Give Me Love To London
Naïve/Dramatico Entertainment Ltd
Here is Marianne Faithfull’s 20th solo album – it also sees her celebrating 50 years in music and entertainment, though of course – far more entertainment at times have been her hijinks and the published versions (her books are wonderful, must-read rock memoirs). That particular energy and those angles – and the return to acting, now with a grit and gravitas – has always threatened to take away from her music, but over the last two decades she has, deservedly, received strong notices for her albums. They’ve been good – all of them – even if she seemed to fall into the role of cracked-chanteuse, trading a little too heavily on jazz/noir-ish arrangements and the “surprise” of her attempting standards and interesting covers.
All of that said hers is a catalogue worth exploring – Broken English is held aloft as the triumph – everything that’s followed has been okay. That’s not the true story and with Give My Love To London she’s made something, with a little help from her friends as always, that runs closest to Broken English, that stands head and shoulders with it in fact. And that also encompasses the best moments of those other albums across the last decade and a half.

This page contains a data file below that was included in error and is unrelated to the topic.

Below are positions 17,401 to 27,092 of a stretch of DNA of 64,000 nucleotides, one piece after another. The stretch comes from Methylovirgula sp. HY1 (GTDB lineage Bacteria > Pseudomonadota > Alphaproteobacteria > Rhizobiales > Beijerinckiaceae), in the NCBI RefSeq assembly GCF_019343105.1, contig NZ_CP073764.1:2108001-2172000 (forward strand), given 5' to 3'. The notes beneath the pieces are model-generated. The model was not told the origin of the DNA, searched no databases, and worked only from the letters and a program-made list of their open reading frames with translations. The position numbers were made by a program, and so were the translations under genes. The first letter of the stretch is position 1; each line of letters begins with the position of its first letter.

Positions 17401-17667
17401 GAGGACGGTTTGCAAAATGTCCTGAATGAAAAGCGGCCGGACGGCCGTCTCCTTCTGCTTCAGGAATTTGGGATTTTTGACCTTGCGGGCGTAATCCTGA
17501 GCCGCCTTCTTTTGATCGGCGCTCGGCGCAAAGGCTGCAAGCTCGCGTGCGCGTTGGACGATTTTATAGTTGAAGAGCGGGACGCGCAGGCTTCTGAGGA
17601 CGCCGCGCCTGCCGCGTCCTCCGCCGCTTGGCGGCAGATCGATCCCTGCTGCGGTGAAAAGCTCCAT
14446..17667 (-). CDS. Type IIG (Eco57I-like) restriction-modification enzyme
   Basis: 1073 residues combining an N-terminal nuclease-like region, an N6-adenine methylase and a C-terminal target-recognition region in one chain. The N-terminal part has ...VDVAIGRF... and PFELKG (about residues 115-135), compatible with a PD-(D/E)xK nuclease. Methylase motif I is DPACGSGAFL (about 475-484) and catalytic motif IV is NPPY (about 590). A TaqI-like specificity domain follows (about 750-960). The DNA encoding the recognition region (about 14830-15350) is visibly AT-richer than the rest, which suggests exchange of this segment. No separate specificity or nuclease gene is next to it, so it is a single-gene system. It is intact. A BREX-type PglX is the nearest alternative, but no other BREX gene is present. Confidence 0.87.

This time around the big names helping out include Nick Cave, Brian Eno, Anna Calvi, Ed Harcourt, Tom McRae and Steve Earle. Faithfull is in on the co-writing for most of this material – and she’s received strong songs from Cave in particular (Deep Water is an album highlight) and once again her old chum Roger Waters turns out a really wonderful tune for her (Sparrows Will Sing). He seems to write better songs for her than he does for himself.
There’s a version of Leonard Cohen’s Going Home from his second-most-recent album and the final track returns Faithfull to that role of the after-hours gin-soaked cabaret closer, a spooky – almost Lynch-ian – version of Hoagy Carmichael’s I Get Along Without You Very Well.
But it’s the jubilation of Sparrows Will Sing, the jangled revelry of the opening title track, the sea-shanty lurch and passion behind True Lies and the perfect performance – acting out every notion in the words – of Love More Or Less that really sell this album. Those four songs in a row that open the album are among the best performances Faithfull has ever offered.
Somewhere along the way the drug stories, the famous boyfriends, the madness of a night out that started one fine day in one city and ended up a month later in another country…well all of that might have helped the legend in some sense, but it’s taken some shine off the music. Hers is a back catalogue of intriguing and often wonderful performances. Most importantly, right now, she shows no signs of weakening, or phoning it in. She’s made an album that could deservedly be called the best of her career. Extraordinary.